Book of the week: Commonwealth by Ann Patchett
by Pratika Yashaswi
CliffsNotes: Set in 1960s California, Commonwealth is a twisted, tumultuous family tree of parents, children, stepchildren, siblings, and stepsiblings. Bert Cousins and Beverly Keating leave their spouses for each other. Their new collective causes much anger, rebellion and resentment – and serious accidents. Years later, in her twenties, Beverly's daughter Franny recounts their stories to novelist Leon Posen, secrets and all. Their childhood becomes the basis for his bestselling book and then a movie, ultimately forcing them to come to terms with their loss, their guilt, and the deep loyalty they feel for one another.
Get a taste: Fix had asked his wife two weeks ago why she thought they had to invite every single person they knew in the world to a christening party and she'd asked him if he wanted to look over the guest list and tell her who to cut. He hadn't looked at the list, but if she were standing at the door now he would have pointed straight ahead and said, Him. Not that he disliked Albert Cousins, he didn't know him other than to put his name together with his face but not knowing him was the reason not to invite him.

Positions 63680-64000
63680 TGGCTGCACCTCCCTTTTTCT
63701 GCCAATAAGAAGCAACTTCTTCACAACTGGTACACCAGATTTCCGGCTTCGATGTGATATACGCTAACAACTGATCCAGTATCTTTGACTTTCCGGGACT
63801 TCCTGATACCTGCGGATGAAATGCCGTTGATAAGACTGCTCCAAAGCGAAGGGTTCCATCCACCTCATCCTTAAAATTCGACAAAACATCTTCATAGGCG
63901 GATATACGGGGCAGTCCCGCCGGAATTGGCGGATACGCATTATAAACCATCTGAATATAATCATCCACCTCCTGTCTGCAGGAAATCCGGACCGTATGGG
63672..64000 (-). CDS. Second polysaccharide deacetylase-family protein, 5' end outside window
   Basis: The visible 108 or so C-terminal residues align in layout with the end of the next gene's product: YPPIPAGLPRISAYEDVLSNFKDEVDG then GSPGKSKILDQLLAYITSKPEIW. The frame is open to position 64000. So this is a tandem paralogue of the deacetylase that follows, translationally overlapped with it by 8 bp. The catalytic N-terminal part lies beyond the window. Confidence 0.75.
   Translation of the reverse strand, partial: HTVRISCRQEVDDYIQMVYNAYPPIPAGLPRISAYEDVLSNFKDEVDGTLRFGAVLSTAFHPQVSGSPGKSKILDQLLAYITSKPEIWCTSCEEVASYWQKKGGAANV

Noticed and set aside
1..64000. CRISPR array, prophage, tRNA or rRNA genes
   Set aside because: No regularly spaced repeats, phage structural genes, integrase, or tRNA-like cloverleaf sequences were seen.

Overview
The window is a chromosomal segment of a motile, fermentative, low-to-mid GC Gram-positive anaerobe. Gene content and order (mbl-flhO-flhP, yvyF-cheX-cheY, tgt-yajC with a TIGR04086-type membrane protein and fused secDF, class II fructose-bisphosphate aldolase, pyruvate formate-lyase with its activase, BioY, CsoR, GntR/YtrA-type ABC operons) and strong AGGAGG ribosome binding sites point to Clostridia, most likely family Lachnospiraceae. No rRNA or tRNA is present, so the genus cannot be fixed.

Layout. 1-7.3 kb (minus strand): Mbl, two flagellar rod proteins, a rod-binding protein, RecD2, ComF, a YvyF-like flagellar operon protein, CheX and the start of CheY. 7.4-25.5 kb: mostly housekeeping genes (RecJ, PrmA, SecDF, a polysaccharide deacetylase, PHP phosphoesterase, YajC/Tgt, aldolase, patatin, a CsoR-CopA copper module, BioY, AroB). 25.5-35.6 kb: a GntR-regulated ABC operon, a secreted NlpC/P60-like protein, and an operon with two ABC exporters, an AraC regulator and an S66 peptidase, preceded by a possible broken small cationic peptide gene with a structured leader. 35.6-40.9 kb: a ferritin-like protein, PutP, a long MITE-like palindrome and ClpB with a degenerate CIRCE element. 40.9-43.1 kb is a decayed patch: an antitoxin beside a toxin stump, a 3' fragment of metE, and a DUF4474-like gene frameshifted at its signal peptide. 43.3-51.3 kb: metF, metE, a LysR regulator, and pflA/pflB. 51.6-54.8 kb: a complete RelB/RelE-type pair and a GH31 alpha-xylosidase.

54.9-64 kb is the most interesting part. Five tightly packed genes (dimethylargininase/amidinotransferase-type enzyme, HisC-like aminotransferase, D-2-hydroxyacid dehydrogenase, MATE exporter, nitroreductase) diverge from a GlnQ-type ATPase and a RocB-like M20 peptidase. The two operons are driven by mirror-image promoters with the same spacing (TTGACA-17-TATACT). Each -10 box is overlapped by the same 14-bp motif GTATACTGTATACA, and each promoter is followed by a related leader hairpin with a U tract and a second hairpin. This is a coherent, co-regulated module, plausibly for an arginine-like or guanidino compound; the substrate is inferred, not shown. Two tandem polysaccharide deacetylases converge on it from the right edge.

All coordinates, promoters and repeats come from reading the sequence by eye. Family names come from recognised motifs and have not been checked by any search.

Author 101: Her father, Frank Patchett, was a Los Angeles police officer for 33 years, and had participated in the arrest of Charles Manson. The Orange Prize-winning author draws from personal experience in telling the story of the children in Commonwealth. In 2012, Patchett was on the TIME 100 list of most influential people in the world.
Similar reads: Freedom and The Corrections by Jonathan Franzen, and The Turner House by Angela Flournoy
Commonwealth (Bloomsbury) is out now